When a company expands, the equally distributed distributions become less appealing. New partners don’t necessarily contribute as much like the founders however they are the same amount of money.

Furthermore, when you only have two lawyers there is a clear indication that one of them is not working hard while the more committed of them both could request changes to the structure of compensation. As more attorneys are brought into the mix, it’s not as obvious when one isn’t up to standards. It’s easy to get lost in the crowd.


Then there’s the eat-what you-kill lawyer firm compensation, where the partners receive compensation according to the amount they charge, the amount they earn, and the amount of work they generate. Period.

The firm determines beforehand the best way to weight each aspect and assigns more weight to the areas that it would like to highlight. If its aim is to attract new clients, for instance it might charge the lawyer who initiated the transaction with 25 percent of the fee.

It would leave the remainder of 75% over to the lawyer who is actually working on the issue. If it’s got every task it could manage, it could decide to set the origination credit at just 10 percent of the amount.

The benefit of eating whatever you kill is that there is no subjectivity, and therefore no suspicion of favoritism.

It also promotes any behavior the company wants to be able to observe. If it’s looking to see more hours billed and that’s where the emphasis is placed.


Alongside law firm partner compensation , there’s the issue of compensation for associates and associate compensation. Henderson supports a system of pay that which only a few companies adhere to.

Instead of awarding associates rewards based on the number of hours that they are billed and collected as a bonus, consider including them in profits sharing towards the close each year he suggests.

An incentive that rewards hours is a recipe for “a number of issues with excessive hours.” If the members simply divide the amount, there’s no incentive to perform at a personal level.

Through a sharing arrangement employees are paid an amount of money in addition to a portion of net profits. The company allocates a specific percentage of the profits to partners, and the excess is split among associates.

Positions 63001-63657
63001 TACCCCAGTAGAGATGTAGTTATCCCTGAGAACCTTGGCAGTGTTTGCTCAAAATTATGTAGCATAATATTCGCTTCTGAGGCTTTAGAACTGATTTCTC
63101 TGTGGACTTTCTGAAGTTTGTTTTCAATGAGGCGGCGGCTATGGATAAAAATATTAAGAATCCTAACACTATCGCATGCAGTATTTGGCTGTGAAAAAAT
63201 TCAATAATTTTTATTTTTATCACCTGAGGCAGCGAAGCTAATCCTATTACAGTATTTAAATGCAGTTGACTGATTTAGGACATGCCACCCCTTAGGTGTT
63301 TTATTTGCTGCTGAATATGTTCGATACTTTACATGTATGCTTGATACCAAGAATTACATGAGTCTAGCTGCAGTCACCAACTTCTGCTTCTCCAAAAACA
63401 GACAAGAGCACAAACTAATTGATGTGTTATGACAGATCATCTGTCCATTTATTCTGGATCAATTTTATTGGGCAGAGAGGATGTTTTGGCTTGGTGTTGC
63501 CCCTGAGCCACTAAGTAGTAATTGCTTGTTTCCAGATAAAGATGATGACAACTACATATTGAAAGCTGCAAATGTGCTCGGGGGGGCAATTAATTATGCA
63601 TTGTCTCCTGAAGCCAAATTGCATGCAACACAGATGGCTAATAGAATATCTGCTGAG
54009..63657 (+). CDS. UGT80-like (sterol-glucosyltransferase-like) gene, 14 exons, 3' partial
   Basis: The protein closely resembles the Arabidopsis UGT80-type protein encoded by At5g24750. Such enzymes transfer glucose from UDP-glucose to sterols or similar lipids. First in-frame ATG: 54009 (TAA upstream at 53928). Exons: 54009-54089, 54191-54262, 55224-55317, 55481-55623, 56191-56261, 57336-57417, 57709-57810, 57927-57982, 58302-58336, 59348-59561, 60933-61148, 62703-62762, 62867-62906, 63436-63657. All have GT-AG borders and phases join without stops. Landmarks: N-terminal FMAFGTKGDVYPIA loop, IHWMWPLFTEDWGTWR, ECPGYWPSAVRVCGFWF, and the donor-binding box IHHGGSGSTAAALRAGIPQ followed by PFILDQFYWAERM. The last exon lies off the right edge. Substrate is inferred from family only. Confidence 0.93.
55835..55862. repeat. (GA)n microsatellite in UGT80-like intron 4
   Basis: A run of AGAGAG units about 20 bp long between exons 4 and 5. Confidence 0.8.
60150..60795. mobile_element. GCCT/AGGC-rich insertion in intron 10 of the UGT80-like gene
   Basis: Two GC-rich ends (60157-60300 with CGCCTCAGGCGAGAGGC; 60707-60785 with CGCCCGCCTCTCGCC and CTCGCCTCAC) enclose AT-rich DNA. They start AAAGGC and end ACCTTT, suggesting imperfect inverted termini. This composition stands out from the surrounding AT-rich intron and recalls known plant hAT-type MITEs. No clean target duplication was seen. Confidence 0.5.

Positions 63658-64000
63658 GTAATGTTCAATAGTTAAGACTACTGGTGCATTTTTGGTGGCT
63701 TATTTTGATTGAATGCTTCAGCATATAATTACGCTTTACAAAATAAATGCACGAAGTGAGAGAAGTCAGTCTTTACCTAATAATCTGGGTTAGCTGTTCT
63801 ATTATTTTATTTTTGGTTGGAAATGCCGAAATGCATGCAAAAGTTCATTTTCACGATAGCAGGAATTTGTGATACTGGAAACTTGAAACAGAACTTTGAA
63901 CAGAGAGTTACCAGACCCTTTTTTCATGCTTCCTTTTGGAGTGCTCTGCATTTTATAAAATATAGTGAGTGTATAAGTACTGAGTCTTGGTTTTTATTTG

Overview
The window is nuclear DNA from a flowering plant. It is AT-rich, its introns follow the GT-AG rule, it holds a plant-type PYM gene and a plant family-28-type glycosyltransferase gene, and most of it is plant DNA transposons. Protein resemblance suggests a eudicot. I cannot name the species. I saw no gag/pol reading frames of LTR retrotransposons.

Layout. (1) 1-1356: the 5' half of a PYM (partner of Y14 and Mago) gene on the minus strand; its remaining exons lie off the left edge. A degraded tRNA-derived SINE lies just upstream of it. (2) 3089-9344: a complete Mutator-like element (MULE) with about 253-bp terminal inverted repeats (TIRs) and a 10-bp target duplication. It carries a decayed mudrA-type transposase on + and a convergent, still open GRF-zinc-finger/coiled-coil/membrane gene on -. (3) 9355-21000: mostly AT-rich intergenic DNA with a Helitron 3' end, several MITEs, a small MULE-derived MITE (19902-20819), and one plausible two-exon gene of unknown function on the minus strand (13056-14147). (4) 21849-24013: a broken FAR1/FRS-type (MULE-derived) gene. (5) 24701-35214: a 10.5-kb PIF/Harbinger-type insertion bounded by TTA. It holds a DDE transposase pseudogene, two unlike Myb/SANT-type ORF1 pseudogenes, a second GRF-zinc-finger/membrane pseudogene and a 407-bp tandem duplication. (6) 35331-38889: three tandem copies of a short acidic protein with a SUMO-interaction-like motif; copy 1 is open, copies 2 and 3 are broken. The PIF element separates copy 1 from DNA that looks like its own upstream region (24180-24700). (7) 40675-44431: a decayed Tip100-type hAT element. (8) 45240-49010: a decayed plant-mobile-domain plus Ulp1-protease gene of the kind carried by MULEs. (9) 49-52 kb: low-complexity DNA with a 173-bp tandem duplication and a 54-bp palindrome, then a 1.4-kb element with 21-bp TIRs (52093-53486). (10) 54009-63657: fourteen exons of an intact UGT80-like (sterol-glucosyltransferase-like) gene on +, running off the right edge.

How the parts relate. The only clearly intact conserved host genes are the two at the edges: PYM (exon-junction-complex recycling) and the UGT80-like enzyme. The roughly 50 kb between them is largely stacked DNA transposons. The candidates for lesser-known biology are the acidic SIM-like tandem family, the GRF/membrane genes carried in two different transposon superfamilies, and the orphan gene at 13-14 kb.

They may share the profits equally, or depending on a qualifier like the number of years in the firm.

In the majority of instances, there is the possibility of a limit that ranges from 30 to 35 percent of the associate’s earnings.

A participation program “gets everyone in the same boat and working together to increase the profits of the company,” he says. The associates “start thinking as associates.” They realize the benefits their work brings to the firm as well as for their own personal lives.

Problems with the Model of EAT-WHAT YOU-KILL

The problem is that the eating/kill mentality hinders teamwork and causes team members to “hog the files.” Imagine that origination by itself is worth 25% of the cost and the lawyer who performs the work earns 75 percent. Any partner who introduces the client will retain the file and earn 100 percent.

The partners do not turn the work over to partners with the right qualifications to manage it The result could be dissatisfaction with the client and a higher chance of mistakes.

Additionally, if multiple partners participate in bringing a client into the fold There can be a serious debate over who is entitled to what percentage of the credit for origination. “Firms have been splintered over this.”

Firms that work best with this kind in law firm partnership compensation Henderson states, include firms whose attorneys typically perform the same kind of work, and pay the same fees such as hourly, contingency or whatever. In this situation it’s possible to do apples-to-apples comparisons between who is involved the most value to what.

In contrast, in companies that have attorneys who bill hourly, while others are working with contingencies, it is fuzzy.

To make matters even more complicated there is a common belief that hourly lawyers must spend more time than contingency attorneys in order in order to get an equal amount profit.


Additionally, he states, there’s often a dispute over how long a partner is entitled to credit for business-related origination. The past has seen it’s not been unusual for there to be a limit, meaning that partners could take the credit to the origination for a long time.

There should be a ceiling. In the case of a contingency fee it could be a proportion of the fee. For a client who is an ongoing customer, he suggests, the credit may end after 18 months, or perhaps continue for as long as 3 years.